Cities Independents Lifestyle

Everlane and Bi-Rite talk communities and brand transparency

Having worked in advertising for four years, I’ve had moments where I question if this is the industry I want to work in. Digital marketing and communications initially caught my eye because I crave creativity and opportunity to learn in my job. Advertising delivers on both. What I struggle with is the (sometimes) misleading nature of it, trying to persuade an unknowing customer to purchase something they don’t really need, adding more clutter and not telling a complete story. With all the bombast, half-told stories and fudging the truth that goes on, it has me thinking more about the notion of brand transparency. For me, transparency is when a brand or company can be truthful and honest about who they are. They are in existence because they genuinely add value to their customers’ life.

Recently, I attended a talk at Everlane’s new San Francisco store. Everlane founder, Michael Preysman who was interviewing Sam Mogannam, founder of San Francisco’s community grocery store, Bi-Rite, led the talk. The topic was how local communities influence the businesses around them. The notion of transparency was implicit throughout the evening.

Preysman led the conversation, uncovering Bi-Rite’s history and background. As his story unfolded, the similarities between Everlane and Bi-Rite became clear. Sam discussed how his company has always been committed to creating community through food. As the company has grown, it has become more selective and intentional about the products they sell; it’s now a mixture of homemade products and produce grown with good practices on farms in the Bay Area.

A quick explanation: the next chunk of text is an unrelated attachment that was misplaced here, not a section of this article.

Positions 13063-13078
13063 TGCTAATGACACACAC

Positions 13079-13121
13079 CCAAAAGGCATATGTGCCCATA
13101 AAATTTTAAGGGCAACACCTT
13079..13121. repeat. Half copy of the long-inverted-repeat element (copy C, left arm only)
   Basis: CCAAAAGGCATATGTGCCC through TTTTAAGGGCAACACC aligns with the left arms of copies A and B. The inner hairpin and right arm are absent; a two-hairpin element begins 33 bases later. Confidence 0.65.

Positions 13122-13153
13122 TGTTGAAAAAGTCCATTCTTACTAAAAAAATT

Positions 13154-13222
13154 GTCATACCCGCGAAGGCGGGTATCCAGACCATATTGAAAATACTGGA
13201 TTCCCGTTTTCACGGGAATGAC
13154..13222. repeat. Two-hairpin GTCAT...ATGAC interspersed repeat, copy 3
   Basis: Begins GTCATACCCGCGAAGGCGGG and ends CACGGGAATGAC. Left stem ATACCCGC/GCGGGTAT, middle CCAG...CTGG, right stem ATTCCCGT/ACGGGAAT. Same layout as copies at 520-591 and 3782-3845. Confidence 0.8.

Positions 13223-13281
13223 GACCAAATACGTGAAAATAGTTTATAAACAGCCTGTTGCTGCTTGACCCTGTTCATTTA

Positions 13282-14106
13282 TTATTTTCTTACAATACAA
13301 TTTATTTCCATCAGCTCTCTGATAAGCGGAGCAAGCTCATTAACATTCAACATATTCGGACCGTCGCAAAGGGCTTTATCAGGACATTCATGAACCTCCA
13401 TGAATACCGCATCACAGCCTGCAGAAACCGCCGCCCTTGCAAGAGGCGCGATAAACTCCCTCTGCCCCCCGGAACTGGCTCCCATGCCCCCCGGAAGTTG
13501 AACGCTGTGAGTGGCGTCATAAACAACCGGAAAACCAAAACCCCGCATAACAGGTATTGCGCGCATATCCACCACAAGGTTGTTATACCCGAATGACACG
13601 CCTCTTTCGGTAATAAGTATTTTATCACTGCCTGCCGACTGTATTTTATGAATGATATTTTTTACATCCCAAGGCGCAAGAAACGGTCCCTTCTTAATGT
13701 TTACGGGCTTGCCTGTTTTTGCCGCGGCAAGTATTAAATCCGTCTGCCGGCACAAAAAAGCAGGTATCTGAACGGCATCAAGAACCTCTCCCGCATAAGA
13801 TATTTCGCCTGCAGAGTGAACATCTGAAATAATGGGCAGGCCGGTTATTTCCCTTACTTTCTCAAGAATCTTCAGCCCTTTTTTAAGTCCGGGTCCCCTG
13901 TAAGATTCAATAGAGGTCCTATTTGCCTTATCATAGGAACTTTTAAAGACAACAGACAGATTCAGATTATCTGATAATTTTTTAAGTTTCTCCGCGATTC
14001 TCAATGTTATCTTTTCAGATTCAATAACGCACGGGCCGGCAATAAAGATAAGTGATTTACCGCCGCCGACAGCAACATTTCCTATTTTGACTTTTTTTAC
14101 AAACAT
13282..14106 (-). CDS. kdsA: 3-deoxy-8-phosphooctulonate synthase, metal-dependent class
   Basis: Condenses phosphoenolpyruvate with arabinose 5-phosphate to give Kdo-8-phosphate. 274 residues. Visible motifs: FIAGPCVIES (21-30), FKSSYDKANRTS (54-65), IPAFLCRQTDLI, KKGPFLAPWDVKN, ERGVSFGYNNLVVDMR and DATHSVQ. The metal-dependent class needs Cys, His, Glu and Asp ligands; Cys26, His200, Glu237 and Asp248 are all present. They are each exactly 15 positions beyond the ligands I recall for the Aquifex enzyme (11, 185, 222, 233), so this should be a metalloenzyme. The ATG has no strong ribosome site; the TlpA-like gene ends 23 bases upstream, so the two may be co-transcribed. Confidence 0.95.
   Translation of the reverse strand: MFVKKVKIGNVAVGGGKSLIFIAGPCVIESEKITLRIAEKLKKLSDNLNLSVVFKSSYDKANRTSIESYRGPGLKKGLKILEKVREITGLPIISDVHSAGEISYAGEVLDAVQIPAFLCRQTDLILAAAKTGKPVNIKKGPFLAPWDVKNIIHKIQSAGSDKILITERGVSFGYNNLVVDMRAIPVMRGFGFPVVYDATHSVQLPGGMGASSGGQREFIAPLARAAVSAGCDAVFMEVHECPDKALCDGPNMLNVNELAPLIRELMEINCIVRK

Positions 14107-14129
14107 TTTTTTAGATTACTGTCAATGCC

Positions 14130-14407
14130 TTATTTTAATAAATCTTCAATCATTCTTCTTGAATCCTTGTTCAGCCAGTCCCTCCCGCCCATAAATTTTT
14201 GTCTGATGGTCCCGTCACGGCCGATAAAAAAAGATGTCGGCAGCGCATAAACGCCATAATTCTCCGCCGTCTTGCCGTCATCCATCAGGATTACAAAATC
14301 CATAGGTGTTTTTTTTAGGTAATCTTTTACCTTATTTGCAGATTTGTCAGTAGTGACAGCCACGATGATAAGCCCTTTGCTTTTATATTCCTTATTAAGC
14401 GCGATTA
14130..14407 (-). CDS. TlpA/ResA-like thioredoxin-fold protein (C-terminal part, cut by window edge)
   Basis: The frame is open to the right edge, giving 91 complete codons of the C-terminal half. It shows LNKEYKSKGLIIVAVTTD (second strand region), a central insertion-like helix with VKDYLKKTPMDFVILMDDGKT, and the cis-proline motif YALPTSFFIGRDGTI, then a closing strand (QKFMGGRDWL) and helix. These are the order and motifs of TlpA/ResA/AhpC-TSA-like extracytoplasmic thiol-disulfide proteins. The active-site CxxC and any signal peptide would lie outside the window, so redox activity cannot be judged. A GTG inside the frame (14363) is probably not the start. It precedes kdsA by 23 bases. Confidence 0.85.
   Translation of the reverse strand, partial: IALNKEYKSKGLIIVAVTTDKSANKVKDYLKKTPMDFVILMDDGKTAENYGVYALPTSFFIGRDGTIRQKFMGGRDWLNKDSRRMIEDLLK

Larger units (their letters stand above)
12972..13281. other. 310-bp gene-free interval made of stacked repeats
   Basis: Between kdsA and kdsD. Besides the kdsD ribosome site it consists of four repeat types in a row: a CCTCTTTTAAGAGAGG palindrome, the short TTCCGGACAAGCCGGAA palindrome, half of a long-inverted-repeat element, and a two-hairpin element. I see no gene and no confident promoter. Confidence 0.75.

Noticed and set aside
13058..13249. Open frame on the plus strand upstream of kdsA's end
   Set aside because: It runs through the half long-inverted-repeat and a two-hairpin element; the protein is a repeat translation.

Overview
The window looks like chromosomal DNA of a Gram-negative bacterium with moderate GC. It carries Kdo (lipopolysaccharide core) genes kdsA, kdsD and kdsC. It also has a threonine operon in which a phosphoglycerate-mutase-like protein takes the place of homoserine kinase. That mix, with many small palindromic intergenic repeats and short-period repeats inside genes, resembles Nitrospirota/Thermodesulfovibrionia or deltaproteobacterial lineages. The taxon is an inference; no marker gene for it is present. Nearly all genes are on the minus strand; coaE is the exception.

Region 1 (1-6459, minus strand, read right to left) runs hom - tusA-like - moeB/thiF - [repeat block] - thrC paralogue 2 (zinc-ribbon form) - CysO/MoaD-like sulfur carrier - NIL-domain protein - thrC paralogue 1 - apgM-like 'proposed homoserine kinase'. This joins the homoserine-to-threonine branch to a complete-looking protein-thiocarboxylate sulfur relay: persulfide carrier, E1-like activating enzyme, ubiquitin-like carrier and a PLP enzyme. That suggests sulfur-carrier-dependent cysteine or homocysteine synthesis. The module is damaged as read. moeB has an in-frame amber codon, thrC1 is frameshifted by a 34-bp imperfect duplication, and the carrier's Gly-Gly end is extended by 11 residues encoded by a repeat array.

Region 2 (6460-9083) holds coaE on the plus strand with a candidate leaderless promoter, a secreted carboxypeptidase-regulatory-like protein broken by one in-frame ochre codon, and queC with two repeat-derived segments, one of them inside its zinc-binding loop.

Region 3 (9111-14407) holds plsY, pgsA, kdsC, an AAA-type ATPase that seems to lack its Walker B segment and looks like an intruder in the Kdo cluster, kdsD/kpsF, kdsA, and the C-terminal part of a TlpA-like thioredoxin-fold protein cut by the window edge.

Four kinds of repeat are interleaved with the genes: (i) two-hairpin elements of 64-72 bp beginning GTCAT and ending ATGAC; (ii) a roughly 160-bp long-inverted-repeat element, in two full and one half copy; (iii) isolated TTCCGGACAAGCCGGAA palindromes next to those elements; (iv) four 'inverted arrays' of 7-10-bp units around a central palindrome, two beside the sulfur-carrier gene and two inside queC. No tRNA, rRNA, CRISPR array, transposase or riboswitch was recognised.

Similarly, Everlane acts as the connector between its customers and ethical clothing factories. The company partners only with factories that provide appropriate working conditions for their employees. Preysman said that Everlane has actually taken a lot of inspiration from the food industry as a development model for his business. If you think about it, there is a lot of similarity between the movement to organic food from convenience and how today’s customers’ desire to better understand where their clothes are coming from and their rejection of fast fashion.

Why is this relevant?

Bi-Rite is an amazing store, but its goods are expensive. Preysman asked Mogannam how he balances cost versus accessibility. The response:

“Our food is a connector…the moment we favor our guests over our producers we’ve failed.”

Bi-Rite puts equal weight on giving its customers and producers the best prices, and Mogannam said the reason people keep coming back is because they understand and appreciate that this is what the company is doing.

Mogannam told another story about how the company made the decision to stop selling farmed salmon. Initially, people were displeased because their only choice was to buy organic salmon for $5 more per pound. Instead of caving to the customer demands for cheaper salmon, Bi-Rite used it as an opportunity to educate its customers on the negative environmental impact of farmed salmon. In the end, Mogannam said his customers were happy that Bi-Rite had made this decision for them. A great example of brand transparency.

More and more, people are asking questions about where products come from. It’s companies like Everlane and Bi-Rite that give me a sense of hope that a new wave of brand building is on the horizon, one that is about delivering the stories and messages that really matter.

Everlane believes it can make a difference and always encourages its customers to ask why. What I’m beginning to understand is that we need to hold ourselves accountable, to be relentlessly curious when it comes to the products we buy. I’m hoping that as more people begin to shift their mindsets, companies respond and brand transparency becomes more common.

That’s the type of industry I want to work in.

Read more about Everlane here.

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